Helping dairy farmers avoid FEI penalties with supplementary feed
It’s three months away but New Zealand dairy farmers are already preparing for the impact of Fonterra’s new fat
evaluation index (FEI) grading system, which comes into effect on September 1.
Fonterra established the FEI test to measure the fat composition in the cow’s milk it collects, to ensure it is suitable
for manufacturing products that meet customer specifications.
The use of palm kernel expeller (PKE) as a supplementary feed has been identified as a key influencer on high FEI levels
in dairy milk. A by-product of the palm oil extraction process from the fruit of the palm, PKE has become increasingly
popular as a feed option in dairying, due to its relative low cost. However, high use of PKE can impact the fatty acid
profile of milk, and has led to manufacturing challenges for Fonterra with certain products.
From March 2017, Fonterra’s FEI test was rolled out nationwide and since last May farmers have been able to view their
FEI results and take steps to improve poor test results.
From September 1 this year, farmers suppling milk with higher-than-acceptable levels of FEI will incur demerits and
“For many farmers FEI won’t be an issue, but farmers who use a lot of PKE will have to change their feed options, to
mitigate or avoid penalties,” says Daniel Calcinai, general manager of New Zealand-based national feeds company
“The FEI test analyses the milk and if the levels are above a certain threshold during the grading process then the
farmer is penalized – in some cases, up to 20 per cent of the value of that day’s milk,” says Calcinai.
The FEI grading framework is on an A-B-C-D scale, with A grade milk meeting requirements, a B grade meeting requirements
but approaching the threshold limit (alert), a C grade exceeding threshold limits (2 demerits and 10 per cent deduction
per collection day) and a D grade well in excess of threshold limit (with 4 demerits and 20 per cent deduction per
GrainCorp Feeds has been working with farmers to plan alternative feed strategies to improve their FEI grading and avoid
demerits and penalties.
“We have a large a range of supplementary feed options and our team can meet with farmers to plan the best feed strategy
to suit their farm situation,” says Calcinai. “We’ve worked closely with those wanting to improve their FEI grading
results, and have had some great success.”
Taranaki farmer Matthew Grayling has been preparing for the introduction of the FEI grading system. Based on a 200
hectare farm at Okato, Grayling milks 500 dairy cows across two herds, 300 Jerseys and 200 Friesians. He says he has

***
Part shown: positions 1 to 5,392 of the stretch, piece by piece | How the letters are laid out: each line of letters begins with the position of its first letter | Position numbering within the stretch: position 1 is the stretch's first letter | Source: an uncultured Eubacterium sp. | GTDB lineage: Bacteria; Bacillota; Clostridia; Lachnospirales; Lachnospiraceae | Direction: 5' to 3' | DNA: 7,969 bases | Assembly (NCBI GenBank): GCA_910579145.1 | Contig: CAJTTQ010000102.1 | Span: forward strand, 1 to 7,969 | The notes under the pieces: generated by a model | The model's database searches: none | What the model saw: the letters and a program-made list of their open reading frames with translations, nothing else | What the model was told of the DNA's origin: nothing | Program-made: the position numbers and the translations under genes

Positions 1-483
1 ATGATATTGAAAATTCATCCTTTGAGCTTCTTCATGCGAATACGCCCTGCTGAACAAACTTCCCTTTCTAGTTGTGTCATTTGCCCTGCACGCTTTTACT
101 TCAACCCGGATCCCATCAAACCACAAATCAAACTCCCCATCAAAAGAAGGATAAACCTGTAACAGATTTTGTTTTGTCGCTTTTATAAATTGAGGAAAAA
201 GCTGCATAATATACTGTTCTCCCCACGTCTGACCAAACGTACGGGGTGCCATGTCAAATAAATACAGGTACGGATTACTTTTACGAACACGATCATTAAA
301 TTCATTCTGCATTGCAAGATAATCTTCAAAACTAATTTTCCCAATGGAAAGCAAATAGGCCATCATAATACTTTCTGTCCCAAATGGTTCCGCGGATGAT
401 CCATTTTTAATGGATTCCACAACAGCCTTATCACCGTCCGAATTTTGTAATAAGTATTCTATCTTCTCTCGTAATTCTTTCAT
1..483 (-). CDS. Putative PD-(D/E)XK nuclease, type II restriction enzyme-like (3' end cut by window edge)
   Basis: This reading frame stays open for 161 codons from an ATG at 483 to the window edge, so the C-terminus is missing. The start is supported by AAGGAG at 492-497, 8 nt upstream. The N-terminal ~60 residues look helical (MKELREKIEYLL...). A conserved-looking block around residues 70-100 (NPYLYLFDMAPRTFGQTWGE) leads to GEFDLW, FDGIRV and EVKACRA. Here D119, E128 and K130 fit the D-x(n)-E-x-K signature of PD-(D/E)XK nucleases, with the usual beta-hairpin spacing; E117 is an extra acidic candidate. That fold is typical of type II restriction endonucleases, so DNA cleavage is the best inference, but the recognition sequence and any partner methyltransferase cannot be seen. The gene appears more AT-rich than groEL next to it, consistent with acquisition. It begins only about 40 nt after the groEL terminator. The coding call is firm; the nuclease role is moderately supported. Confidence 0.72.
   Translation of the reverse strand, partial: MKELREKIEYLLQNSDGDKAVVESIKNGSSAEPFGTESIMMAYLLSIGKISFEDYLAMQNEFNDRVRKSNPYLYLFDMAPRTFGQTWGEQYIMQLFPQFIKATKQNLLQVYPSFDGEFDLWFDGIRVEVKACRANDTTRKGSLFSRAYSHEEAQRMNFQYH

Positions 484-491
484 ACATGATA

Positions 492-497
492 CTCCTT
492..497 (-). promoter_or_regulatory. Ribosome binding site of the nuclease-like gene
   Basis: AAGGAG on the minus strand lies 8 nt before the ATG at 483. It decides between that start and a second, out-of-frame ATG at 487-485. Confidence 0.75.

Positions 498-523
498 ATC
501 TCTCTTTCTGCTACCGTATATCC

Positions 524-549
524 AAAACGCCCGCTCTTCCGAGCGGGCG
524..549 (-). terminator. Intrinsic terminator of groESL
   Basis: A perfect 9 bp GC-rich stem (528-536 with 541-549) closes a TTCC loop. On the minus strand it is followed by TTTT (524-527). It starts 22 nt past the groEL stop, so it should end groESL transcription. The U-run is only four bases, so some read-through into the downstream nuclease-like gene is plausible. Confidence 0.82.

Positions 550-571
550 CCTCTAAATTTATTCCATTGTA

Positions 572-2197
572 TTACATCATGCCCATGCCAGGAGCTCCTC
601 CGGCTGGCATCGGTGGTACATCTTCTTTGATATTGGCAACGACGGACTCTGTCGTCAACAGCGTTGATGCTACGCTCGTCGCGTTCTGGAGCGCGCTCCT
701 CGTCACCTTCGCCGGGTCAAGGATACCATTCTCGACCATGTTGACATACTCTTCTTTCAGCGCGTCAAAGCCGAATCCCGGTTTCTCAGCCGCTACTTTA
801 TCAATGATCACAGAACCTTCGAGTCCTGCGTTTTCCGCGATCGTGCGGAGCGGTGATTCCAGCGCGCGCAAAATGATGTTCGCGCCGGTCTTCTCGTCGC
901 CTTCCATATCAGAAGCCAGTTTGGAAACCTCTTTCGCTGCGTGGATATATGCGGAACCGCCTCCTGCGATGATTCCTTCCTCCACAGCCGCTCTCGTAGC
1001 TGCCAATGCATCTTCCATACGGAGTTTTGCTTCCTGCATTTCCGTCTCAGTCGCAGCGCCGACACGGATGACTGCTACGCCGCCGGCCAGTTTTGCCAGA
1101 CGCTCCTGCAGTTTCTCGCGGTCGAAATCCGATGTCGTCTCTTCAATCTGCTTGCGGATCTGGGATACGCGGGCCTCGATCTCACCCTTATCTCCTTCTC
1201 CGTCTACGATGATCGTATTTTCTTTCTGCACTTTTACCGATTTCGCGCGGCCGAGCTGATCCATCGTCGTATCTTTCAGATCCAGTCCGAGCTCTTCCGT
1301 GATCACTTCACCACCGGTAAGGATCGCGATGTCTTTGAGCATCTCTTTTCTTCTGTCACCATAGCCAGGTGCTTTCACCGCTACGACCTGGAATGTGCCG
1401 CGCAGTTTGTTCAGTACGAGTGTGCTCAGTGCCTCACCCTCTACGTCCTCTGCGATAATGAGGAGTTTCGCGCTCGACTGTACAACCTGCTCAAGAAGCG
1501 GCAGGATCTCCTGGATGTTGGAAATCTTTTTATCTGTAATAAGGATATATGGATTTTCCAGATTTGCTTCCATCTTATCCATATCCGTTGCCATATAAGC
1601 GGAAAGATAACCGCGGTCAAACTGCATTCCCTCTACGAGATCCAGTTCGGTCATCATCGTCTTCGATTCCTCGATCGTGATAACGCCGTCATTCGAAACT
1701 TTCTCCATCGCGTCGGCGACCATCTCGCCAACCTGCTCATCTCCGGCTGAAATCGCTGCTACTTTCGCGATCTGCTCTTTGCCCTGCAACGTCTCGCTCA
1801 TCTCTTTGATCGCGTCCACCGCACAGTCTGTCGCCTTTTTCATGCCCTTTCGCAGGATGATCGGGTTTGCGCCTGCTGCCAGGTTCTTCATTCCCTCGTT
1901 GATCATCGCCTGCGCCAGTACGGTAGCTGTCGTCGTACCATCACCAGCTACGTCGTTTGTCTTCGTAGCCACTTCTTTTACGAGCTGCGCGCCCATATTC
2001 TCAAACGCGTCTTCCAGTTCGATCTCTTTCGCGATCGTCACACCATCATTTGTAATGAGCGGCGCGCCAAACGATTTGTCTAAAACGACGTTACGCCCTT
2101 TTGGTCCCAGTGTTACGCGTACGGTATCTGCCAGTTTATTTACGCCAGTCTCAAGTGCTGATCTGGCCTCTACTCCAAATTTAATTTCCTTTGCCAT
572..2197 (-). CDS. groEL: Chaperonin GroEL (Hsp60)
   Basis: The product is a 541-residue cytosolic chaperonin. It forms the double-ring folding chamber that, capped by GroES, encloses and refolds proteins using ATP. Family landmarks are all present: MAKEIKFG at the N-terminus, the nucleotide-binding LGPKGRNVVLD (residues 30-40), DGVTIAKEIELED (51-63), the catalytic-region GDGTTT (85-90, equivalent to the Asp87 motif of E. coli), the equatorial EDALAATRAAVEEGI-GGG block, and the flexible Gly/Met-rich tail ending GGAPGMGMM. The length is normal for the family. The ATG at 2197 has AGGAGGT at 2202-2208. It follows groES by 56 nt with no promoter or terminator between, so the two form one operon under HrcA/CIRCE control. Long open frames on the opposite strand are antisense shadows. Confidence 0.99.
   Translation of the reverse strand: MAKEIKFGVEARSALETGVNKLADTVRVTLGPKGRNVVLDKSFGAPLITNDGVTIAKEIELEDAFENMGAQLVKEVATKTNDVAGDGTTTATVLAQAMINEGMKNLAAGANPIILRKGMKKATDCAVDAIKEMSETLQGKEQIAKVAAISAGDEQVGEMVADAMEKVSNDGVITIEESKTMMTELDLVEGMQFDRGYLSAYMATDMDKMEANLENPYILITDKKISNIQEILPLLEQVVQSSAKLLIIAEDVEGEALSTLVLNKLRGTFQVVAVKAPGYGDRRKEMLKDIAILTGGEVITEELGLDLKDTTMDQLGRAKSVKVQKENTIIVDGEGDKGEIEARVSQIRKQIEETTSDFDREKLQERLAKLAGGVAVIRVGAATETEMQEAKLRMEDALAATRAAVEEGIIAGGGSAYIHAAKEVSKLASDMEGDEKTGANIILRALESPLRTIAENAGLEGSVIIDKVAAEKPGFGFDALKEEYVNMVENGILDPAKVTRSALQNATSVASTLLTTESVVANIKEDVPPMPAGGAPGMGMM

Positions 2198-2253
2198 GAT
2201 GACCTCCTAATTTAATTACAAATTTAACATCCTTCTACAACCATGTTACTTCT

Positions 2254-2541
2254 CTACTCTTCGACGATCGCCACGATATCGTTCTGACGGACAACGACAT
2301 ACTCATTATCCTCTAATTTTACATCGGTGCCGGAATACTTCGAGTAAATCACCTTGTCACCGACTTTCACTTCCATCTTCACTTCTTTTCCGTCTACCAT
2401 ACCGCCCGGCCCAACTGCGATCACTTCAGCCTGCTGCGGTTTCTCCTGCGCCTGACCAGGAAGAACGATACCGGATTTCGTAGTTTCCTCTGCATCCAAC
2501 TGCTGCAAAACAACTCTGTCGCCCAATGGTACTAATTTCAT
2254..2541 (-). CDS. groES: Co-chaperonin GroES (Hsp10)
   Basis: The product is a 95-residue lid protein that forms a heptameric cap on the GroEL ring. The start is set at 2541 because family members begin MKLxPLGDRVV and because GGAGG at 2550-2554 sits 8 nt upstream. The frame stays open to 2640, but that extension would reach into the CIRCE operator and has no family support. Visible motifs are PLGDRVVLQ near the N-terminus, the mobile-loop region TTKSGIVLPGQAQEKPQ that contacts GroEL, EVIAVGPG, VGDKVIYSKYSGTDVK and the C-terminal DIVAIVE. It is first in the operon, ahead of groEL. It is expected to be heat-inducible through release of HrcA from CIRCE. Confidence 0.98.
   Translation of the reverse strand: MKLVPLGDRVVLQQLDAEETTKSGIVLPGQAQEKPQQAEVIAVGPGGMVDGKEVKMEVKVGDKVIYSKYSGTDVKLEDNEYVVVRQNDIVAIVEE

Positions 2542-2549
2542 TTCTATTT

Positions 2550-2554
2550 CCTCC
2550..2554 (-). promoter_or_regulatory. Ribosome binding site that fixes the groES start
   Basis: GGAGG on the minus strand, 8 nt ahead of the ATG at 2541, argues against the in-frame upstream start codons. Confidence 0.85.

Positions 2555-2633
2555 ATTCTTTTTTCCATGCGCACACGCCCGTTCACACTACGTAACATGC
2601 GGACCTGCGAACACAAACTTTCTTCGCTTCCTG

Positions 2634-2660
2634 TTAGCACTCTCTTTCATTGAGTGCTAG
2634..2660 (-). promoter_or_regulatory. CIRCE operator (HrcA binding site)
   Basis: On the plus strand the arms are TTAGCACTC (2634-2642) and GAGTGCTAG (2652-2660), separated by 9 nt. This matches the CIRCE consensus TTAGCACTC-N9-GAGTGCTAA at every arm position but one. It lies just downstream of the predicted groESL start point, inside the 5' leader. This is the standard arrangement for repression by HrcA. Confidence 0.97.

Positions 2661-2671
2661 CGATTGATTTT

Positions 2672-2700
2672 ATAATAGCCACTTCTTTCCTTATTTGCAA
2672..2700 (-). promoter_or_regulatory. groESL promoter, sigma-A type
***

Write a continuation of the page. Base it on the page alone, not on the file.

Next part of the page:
been “mixing up” his feed options, with the help of GrainCorp Feeds, to understand the impact on his cows’ milk, and to
improve his overall FEI grading.
After feeding his stock a small amount of PKE as supplementary feed at the end of April 2018, Grayling was shocked to
find his farm’s milk had received an FEI grade of ‘D’. “It was just two to three kilograms (per cow) of PKE, which was a
little concerning. A ‘D’ is a 20 per cent penalty, and I felt we couldn’t afford to be in that range.”
At that time of year, it would have cost $700 a day, Grayling estimates, “and even more at the peak of the season”.
He dried his cows off, and come spring he decided to tweak his feed options, based on advice from his GrainCorp
representative Darrel McCracken.
Using ProCow30 as a base (a blend of PKE, minerals and 30 per cent molasses), we added 30 per cent soya hull to the
feed, which brought his FEI grade back to an A, says Grayling.
“Dealing with the FEI grading system is going to be a challenge and difficult for some farmers,” says Grayling. “To keep
producing quality milk we need to manage our input feed carefully. If we want to add supplement feed we have to be
smarter in how we do it.”
GrainCorp Feeds has access to a wide range of exclusive, highly nutritional feeds as well as competitively priced
commodity feeds. These feed options can be blended at rates required to meet specific herd and budget requirements.
“We’ve found that altering the mix of dry feeds can dilute the impact,” says Calcinai. “For those who may use higher
levels of PKE during certain parts of the season, blending with a liquid feed such as molasses is a very good option.
Not only will it help reduce FEI levels but we have seen it improve production and help enhance the utilisation of other
feeds. What’s more, it is safe to feed ad-lib and can be fed through existing bulk PKE feeding systems”
In January GrainCorp Feeds began offering molasses through its national supply chain, and there has been a lot of
interest in that, particularly with PKE/Molasses blends says Calcinai. “We’ve found that blending molasses with PKE up
to 30 per cent has helped farmers reduce FEI significantly over a short period of time. Adding molasses is not only
helpful in reducing FEI, but is a really high quality feed for dairy cows.”
Calcinai says molasses is the “next lowest cost feed to PKE” that farmers can get, so it also makes sense from a
financial point of view. “If a farm is set up to bulk feed, it’s definitely a viable option to consider adding molasses
to mitigate FEI risk and get results,” says Calcinai.
The company has distribution centres across New Zealand, including ISO-accredited liquid storage facilities at Tauranga,
New Plymouth, Napier, Bluff and Timaru, which means farmers around the country are able to get delivery of products such
as molasses quickly and efficiently.
For those attending Fieldays at Mystery Creek this year, GrainCorp Feeds will be on site PB 27, 29 and 31 in the main
pavilion from June 13 to 16. Free, expert advice is available, and all visitors will receive a free licorice sample
bags. Those who sign a feed contract on site go into a draw for a chance to win a prize pack worth more than $10,000.
For those not at Fieldays, but wanting to talk more about alternative feed strategies, call 0800 300 313.